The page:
Thursday, March 26, 2015

Depends on what you believe the policymakers' goal is

The "market forces" introduced by charterization don't actually improve academic performance.

NEW ORLEANS (AP) - A research group's survey of 30 New Orleans public schools found that competition for students hasn't necessarily driven efforts to improve academics.

The survey released Thursday was done by the Education Research Alliance for New Orleans at Tulane University in 2012 and 2013. It found only 10 schools responded to the competition resulting from New Orleans' rare, city-wide open enrollment policies by improving academics.

Twenty-five said they responded to competition by marketing existing school offerings.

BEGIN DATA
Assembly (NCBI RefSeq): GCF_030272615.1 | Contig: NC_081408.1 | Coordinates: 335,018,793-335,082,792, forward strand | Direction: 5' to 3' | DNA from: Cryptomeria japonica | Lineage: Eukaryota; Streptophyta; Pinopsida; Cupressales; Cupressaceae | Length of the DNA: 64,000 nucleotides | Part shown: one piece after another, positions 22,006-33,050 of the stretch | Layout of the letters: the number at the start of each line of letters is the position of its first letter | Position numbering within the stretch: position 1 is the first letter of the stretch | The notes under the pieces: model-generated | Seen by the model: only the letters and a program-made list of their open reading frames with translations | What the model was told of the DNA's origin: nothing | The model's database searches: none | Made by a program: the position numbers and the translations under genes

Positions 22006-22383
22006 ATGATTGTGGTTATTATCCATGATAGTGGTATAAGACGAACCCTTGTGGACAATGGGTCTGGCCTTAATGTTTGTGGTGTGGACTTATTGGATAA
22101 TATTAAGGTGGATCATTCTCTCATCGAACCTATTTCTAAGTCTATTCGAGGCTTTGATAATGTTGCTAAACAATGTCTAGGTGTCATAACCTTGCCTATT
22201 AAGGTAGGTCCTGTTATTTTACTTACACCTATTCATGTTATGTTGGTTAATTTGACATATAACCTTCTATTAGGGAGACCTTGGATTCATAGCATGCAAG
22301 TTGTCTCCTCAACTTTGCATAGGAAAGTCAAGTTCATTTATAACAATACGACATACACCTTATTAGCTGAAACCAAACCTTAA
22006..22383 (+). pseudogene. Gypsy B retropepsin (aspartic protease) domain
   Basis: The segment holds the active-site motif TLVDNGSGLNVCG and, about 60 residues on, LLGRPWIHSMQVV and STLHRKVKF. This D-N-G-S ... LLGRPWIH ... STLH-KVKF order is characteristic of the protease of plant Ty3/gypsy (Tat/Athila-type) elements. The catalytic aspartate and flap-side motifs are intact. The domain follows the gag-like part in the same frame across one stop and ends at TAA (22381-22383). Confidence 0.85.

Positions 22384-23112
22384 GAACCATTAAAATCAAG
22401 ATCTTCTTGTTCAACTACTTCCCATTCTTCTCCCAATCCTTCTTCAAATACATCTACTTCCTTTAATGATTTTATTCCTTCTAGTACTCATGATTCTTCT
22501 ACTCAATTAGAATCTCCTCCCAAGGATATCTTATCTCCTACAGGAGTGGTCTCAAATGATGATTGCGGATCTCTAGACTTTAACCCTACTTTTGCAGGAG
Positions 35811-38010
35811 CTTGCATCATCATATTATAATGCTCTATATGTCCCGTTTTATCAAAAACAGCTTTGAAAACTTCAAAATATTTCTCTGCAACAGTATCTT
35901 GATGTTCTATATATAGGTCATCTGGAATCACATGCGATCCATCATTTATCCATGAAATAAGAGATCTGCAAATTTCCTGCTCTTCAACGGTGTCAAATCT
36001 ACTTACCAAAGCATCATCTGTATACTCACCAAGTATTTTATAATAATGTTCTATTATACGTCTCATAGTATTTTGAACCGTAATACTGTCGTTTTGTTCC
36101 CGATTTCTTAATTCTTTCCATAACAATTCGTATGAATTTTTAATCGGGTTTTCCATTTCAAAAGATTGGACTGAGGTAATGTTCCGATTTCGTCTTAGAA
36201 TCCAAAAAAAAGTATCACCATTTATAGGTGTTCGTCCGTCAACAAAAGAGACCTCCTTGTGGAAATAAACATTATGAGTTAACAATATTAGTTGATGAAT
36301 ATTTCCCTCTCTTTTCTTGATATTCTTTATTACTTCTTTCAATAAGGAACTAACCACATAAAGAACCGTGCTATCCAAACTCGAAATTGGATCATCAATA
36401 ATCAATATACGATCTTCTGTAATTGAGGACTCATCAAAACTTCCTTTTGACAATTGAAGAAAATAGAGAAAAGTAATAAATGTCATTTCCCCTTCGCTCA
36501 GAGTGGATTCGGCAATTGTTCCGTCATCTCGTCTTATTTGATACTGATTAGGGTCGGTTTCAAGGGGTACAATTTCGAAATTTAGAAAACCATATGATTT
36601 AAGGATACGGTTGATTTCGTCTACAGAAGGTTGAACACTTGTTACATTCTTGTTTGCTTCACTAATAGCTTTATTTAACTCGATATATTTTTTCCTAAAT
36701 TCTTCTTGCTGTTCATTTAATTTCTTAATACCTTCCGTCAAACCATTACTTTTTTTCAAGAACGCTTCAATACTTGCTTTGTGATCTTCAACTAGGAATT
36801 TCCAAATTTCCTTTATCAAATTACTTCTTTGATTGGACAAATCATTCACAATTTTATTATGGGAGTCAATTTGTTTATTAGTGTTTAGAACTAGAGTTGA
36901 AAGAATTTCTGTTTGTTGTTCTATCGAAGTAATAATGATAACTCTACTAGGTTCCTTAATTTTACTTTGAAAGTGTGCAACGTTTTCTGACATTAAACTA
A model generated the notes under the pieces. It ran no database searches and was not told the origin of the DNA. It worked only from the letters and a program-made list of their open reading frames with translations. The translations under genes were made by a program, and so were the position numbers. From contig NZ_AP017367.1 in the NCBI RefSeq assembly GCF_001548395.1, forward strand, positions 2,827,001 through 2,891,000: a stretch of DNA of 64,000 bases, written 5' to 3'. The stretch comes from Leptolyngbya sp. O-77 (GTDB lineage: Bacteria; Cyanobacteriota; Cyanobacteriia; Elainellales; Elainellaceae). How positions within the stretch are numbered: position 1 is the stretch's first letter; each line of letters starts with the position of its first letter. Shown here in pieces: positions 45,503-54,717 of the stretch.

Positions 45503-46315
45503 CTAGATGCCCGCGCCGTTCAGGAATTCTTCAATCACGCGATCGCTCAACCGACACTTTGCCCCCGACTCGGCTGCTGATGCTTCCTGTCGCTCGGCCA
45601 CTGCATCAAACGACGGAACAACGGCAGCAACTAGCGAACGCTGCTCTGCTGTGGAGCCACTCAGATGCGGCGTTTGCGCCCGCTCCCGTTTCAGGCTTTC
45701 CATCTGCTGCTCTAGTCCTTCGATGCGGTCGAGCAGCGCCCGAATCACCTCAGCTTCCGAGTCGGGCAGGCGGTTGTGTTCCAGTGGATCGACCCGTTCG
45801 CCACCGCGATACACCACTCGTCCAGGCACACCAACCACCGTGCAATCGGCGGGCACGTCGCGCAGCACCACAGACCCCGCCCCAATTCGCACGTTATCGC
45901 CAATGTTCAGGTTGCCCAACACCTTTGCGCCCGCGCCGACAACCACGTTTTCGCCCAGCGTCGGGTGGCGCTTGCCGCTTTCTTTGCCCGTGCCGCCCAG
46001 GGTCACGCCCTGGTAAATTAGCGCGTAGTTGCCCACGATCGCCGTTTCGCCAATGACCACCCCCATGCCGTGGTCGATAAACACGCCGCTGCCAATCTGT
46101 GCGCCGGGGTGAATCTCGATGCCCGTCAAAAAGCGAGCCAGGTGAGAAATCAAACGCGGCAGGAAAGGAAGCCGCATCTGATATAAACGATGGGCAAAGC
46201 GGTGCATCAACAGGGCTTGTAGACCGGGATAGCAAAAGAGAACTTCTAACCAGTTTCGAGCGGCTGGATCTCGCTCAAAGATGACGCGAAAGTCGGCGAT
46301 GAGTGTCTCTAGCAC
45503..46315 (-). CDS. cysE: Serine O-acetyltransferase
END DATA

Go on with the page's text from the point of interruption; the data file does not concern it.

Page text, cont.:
The study's author, Huriya Jabbar said 10 schools dealt with competition by, in effect, screening enrollment - advising students to transfer out or advertising invitation-only events. At a news conference ahead of Wednesday's release of figures, the group noted that was a practice education officials have been taking steps to prevent.

"These findings suggest that schools do not always respond to competition in the way that policy makers hope," said Jabbar.
It does, however, encourage schools to engage in exclusionary admissions policy.  The "competition" is really about separating the better prepared students with more stable home lives (i.e. the wealthier kids) from everyone else.  Isn't that the policy goal in the first place?

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